Busy. Please wait.

show password
Forgot Password?

Don't have an account?  Sign up 

Username is available taken
show password


Make sure to remember your password. If you forget it there is no way for StudyStack to send you a reset link. You would need to create a new account.
We do not share your email address with others. It is only used to allow you to reset your password. For details read our Privacy Policy and Terms of Service.

Already a StudyStack user? Log In

Reset Password
Enter the associated with your account, and we'll email you a link to reset your password.
Don't know
remaining cards
To flip the current card, click it or press the Spacebar key.  To move the current card to one of the three colored boxes, click on the box.  You may also press the UP ARROW key to move the card to the "Know" box, the DOWN ARROW key to move the card to the "Don't know" box, or the RIGHT ARROW key to move the card to the Remaining box.  You may also click on the card displayed in any of the three boxes to bring that card back to the center.

Pass complete!

"Know" box contains:
Time elapsed:
restart all cards
Embed Code - If you would like this activity on your web page, copy the script below and paste it into your web page.

  Normal Size     Small Size show me how

Airport & Runway Inf

Airport & Runway Information

runway A strip on which aircraft can take off and land; it is part of the maneuvering or movement area, which also includes taxiways and other areas controlled by the air traffic control tower.
Runway surfaces Composed of manmade materials (usually asphalt, concrete, or a mixture) or natural ones, such as grass, dirt, or gravel.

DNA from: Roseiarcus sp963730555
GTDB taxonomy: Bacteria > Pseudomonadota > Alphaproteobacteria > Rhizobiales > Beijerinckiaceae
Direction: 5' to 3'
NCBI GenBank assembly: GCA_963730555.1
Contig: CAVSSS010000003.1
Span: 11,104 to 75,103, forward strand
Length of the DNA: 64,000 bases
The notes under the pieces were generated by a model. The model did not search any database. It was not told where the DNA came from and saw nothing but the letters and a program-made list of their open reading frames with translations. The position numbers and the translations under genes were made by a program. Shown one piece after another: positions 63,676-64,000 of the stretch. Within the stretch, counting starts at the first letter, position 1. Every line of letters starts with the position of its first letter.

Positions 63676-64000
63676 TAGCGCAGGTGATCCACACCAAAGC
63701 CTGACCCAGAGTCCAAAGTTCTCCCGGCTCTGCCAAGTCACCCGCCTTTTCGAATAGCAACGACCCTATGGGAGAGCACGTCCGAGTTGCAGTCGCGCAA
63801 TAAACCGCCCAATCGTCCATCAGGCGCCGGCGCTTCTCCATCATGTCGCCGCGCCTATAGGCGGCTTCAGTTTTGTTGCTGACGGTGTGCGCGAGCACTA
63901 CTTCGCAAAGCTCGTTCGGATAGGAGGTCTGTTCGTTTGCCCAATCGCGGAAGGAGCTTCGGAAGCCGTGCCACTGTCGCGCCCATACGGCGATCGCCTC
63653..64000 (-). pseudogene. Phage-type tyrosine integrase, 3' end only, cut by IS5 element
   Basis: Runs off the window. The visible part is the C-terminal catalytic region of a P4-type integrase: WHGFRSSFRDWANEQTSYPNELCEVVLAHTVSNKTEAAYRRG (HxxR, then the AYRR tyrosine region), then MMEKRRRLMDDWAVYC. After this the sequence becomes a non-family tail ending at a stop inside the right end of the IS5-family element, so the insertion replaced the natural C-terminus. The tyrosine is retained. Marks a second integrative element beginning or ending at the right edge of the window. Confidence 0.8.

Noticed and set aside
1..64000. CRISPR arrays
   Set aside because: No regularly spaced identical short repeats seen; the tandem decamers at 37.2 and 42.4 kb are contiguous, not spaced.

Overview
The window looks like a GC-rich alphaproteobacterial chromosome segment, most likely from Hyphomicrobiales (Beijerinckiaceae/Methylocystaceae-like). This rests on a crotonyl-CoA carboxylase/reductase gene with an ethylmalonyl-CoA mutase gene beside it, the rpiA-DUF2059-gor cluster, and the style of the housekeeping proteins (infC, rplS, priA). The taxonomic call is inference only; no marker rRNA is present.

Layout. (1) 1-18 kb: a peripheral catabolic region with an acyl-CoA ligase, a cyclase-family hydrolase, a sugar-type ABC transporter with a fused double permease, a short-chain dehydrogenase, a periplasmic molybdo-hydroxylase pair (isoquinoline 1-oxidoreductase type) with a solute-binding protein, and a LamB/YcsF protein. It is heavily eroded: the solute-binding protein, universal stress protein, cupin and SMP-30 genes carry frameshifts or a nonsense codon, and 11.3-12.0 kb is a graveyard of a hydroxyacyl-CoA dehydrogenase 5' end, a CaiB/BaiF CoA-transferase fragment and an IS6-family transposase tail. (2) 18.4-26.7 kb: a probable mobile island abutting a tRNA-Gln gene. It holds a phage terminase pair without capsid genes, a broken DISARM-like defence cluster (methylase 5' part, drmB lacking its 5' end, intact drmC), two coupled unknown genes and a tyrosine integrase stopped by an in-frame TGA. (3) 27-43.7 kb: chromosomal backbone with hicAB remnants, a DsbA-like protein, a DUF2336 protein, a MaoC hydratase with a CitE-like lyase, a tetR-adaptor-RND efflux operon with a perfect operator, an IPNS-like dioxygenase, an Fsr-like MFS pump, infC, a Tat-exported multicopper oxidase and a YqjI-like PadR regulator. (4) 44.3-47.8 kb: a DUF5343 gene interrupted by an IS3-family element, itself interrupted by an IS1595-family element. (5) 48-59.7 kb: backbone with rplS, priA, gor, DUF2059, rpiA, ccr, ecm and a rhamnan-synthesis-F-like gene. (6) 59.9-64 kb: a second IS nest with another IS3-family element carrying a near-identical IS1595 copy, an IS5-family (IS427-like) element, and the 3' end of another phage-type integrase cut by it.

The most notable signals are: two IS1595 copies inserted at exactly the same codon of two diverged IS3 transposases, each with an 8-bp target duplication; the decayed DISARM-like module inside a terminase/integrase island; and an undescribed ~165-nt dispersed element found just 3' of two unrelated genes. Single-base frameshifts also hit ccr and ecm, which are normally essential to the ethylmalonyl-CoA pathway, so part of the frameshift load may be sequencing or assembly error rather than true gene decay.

Runway names named fomr 01-36 for a one-tenth value of their heading or direction, rounded to the nearest 10 degrees- So runway pointing (90degrees) would be "runway 09", a runway pointing west(270degrees) would be "runway 27".
Magnetic North follows magnetic north pole, it moves 5 to 24 miles per year becuase of currents inthe magma far below the earth's surface.
Fixed aircraft landing/take off Usually try to take off and land into the wind to increase air flow over the wings and thereby increase lift, at the same time decreasing the ground speed needed.
Runway size can vary form general aviation airpots as small as 800 feet (244 m) long and 26 feet (8 m) wide to international airports as large as 18,00 feet (5,500 m) long and 260 feet( 80m ) wide. At sea level, a 10,000 foot (3,00 m) runway can land virtually any ai
Type of Runway: visual Visual runways such as those at small airstrips usually have no markings, but they may have threshold markings, designators, and centerlines. They do not provide an instrument-based landing procedure- pilots must be able to see the runway to use it. Also,
Type of Runway: Nonprecision instrument runway. most often seen at small- to medium size airports. runways may be marked with threshold markings, designators, centerlines, and sometimes a 1,0-0 foot (304.80 km) or 1,500 foot (457.20 km) mark known as an aiming point. They provide horizontal position gu
Approach Lighting System (ALS) A series of lightbars, strobe lights, or a combination of the two that extends outward from the approach end of the runway.
Runway End Identification Lights (REIL) a pair of synchronized flashing lights installed at the runway threshold, one on each side. They can face the approach direction or be omnidirectional (visible from all directions). They enhance identification of a runway surrounded by other lighting or l
Runway end lights A pair of four lights on each side of precision instrument runways, extending the full width of the runway. These lights show green when viewed by approaching aircraft and red when seen from the runway to indicate the end of the runway to a departing airc
Runway edge lights white elevated lights running the lenght of the runway on both sides. On precision instrument runways, the edge lighting beomces yellow in the last 2,00 feet (610 m) or half the runway length, whichever is greater. Taxiways are differentiated by being bor
Runway Centerline Lighting System (RCLS) white lights embedded in the surface of the runway along the centerline at 50-foot (15 m) intervals, changing to alternating red and white 3,00 feet (915m) from the ened of the runway, and then to red for the last 1,000 feet (305 m ).
Created by: thecorbyfactor